Indoor cannabis grows are notorious energy hogs, but the new lights are something of an all-in-one system. A liquid-cooled line basically picks up any excess heat from the lights before it goes into the grow room and pulls it into a buffer tank. This holds the heat energy, allowing it to be reused in floor heaters, hot water heaters, fan coils, or even a hot tub. “It’s a radiant line, which makes it easy to reuse the heat and reduce energy costs,” says Levine.
Levine and his growers just wrapped up production in a test facility where the Agnetix lights were used for the first time. They rarely had to turn on the air conditioner. “We will be able to reduce our power usage and our carbon footprint, and use the HVAC and mechanical equipment less,” he says.
Growing medical-grade cannabis indoors, he adds, also allows greater control over pests, mold, and pesticides. Unlike outdoor grows, there is no worry about pesticide drift—a big problem for organic growers of vegetable and cannabis alike. Control is a big issue for Levine. He’s on a mission to educate his customers about why transparency in cultivation is important. With the black market, you don’t know what you’re getting, how the product was grown, or what type of pests, mold, and fungicides have attached to the flowers.
“[With indoor grows] we can 100 percent control what goes in the room and what comes out of it,” Levine says.
Korean Natural Farming
Not everything will be new at the Mercy cultivation facilities. The growing approach at two indoor facilities will be rooted in an old method called Korean Natural Farming. The company recently brought in a consultant from Calaveras County, a cannabis farmer who has been using this agricultural method to great success—and without those ubiquitous plastic-bottled nutrients found at most hydroponic shops. Instead, the soil is fertilized with fermented fruits, vegetables, and fish. Rather than replacing soil at each harvest, the plant is cut down, a hole is dug, and a new plant is dropped into the existing coddled and compost-rich ecosystem.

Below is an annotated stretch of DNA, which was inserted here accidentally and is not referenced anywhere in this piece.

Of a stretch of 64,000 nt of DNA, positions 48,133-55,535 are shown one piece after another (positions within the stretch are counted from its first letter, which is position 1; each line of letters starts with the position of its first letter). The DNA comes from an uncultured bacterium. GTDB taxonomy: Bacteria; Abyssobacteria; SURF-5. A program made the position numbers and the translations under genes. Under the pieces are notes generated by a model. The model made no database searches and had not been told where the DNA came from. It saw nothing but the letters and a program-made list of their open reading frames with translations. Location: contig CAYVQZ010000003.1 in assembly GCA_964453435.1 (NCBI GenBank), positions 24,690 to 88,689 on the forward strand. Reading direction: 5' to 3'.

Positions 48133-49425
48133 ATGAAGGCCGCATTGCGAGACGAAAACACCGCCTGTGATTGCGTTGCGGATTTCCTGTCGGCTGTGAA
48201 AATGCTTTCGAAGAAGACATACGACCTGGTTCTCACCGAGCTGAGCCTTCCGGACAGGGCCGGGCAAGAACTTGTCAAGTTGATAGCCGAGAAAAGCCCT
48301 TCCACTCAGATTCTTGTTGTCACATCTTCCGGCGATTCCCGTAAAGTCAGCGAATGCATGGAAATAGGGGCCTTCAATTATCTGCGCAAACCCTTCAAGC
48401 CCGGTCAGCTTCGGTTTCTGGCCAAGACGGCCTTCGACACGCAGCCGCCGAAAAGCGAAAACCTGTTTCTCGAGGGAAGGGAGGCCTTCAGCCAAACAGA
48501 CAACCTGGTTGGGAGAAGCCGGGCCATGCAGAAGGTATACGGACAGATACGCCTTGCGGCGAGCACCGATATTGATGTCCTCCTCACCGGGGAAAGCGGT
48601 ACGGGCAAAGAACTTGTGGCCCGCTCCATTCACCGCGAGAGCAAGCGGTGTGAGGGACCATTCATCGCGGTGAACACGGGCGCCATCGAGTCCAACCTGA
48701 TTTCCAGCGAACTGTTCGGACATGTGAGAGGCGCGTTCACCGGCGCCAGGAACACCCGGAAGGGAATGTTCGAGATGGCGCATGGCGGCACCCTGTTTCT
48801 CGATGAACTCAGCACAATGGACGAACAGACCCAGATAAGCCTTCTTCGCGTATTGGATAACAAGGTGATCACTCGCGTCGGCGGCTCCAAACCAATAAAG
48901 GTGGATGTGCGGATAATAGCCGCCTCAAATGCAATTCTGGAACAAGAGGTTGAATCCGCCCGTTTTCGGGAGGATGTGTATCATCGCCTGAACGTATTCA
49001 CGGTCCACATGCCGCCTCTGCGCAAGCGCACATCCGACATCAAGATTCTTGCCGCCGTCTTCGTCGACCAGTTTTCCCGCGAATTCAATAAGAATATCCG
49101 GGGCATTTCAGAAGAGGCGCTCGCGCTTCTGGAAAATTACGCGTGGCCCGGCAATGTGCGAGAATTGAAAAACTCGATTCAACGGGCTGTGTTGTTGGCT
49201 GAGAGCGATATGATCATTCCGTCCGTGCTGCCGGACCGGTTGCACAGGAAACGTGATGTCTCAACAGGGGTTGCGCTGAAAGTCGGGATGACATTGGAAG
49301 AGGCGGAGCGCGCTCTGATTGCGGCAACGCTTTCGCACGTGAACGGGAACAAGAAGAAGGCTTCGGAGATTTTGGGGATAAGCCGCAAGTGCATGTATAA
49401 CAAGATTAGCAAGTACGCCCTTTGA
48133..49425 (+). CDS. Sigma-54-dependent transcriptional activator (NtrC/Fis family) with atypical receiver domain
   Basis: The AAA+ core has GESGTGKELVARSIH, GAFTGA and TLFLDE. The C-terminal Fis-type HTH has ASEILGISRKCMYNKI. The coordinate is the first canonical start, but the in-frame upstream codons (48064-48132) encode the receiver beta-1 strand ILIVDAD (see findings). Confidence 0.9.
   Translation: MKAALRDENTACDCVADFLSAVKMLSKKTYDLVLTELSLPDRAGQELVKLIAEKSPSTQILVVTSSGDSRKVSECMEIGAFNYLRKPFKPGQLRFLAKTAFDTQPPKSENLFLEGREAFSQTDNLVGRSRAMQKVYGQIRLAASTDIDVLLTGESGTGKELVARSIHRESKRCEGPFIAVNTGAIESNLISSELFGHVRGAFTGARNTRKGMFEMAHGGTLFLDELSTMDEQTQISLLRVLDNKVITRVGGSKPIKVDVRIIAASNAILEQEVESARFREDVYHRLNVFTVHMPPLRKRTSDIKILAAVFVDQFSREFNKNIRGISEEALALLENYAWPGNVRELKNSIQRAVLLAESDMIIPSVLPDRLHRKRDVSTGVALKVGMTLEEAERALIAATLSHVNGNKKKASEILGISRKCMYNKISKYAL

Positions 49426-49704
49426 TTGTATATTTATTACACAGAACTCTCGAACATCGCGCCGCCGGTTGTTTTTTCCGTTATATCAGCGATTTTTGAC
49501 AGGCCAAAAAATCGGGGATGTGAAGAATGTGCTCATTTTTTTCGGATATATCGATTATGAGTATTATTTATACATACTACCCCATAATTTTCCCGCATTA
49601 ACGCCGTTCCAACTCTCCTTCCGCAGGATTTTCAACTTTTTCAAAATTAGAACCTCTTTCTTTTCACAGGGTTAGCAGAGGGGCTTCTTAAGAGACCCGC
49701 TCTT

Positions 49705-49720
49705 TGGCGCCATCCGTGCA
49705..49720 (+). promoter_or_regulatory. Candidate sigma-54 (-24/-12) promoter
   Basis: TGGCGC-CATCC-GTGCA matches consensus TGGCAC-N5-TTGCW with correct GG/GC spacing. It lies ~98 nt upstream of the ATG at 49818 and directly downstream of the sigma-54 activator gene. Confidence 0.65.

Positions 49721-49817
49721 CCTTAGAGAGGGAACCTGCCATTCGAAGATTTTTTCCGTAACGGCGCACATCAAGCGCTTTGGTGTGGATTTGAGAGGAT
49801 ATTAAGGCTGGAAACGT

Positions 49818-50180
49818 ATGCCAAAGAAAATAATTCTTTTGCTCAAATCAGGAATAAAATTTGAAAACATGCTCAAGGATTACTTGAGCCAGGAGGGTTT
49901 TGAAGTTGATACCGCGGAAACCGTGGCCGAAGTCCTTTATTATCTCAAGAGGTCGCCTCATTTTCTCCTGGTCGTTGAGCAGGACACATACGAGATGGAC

“You don’t have to buy nutrients and pesticides from the hydro store,” says Levine. “It’s extremely cost-effective and has zero impact on the environment because you’re not putting toxic waste down the drain. It’s literally organic fruits, vegetables, sugar, and a week or two fermentation process.”
At two of the indoor warehouses, in a melding of old meets new, plants will be grown in pots in accordance with the Korean Natural Farming system underneath high-tech, liquid-cooled LED lights.
The Korean Natural Farming system and the advanced LED lights from Agnetix have not been implemented outside of a test environment, but Levine anticipates positive impacts on production levels, flower quality, and energy usage based on results during the test period. Mercy Wellness growers will collect measurements, compare outcomes, and accumulate data throughout the first few growing cycles to fine-tune the process and the end product. They’ll also be able to derive actual metrics regarding whether energy consumption and carbon footprint is impacted.
“It’s a pretty innovative system as far as how the lights integrate with their software,” says Levine. “We’re going to be able to document successes and failures through multiple cultivation cycles. We’ll be able to look back at documentation over the years and see, well, we did really great year two, let’s go back and see if we can duplicate those results by setting all the same parameters.”
It’s a modern, data-driven way of approaching cannabis cultivation—and a way of bringing indoor cultivation further into the light.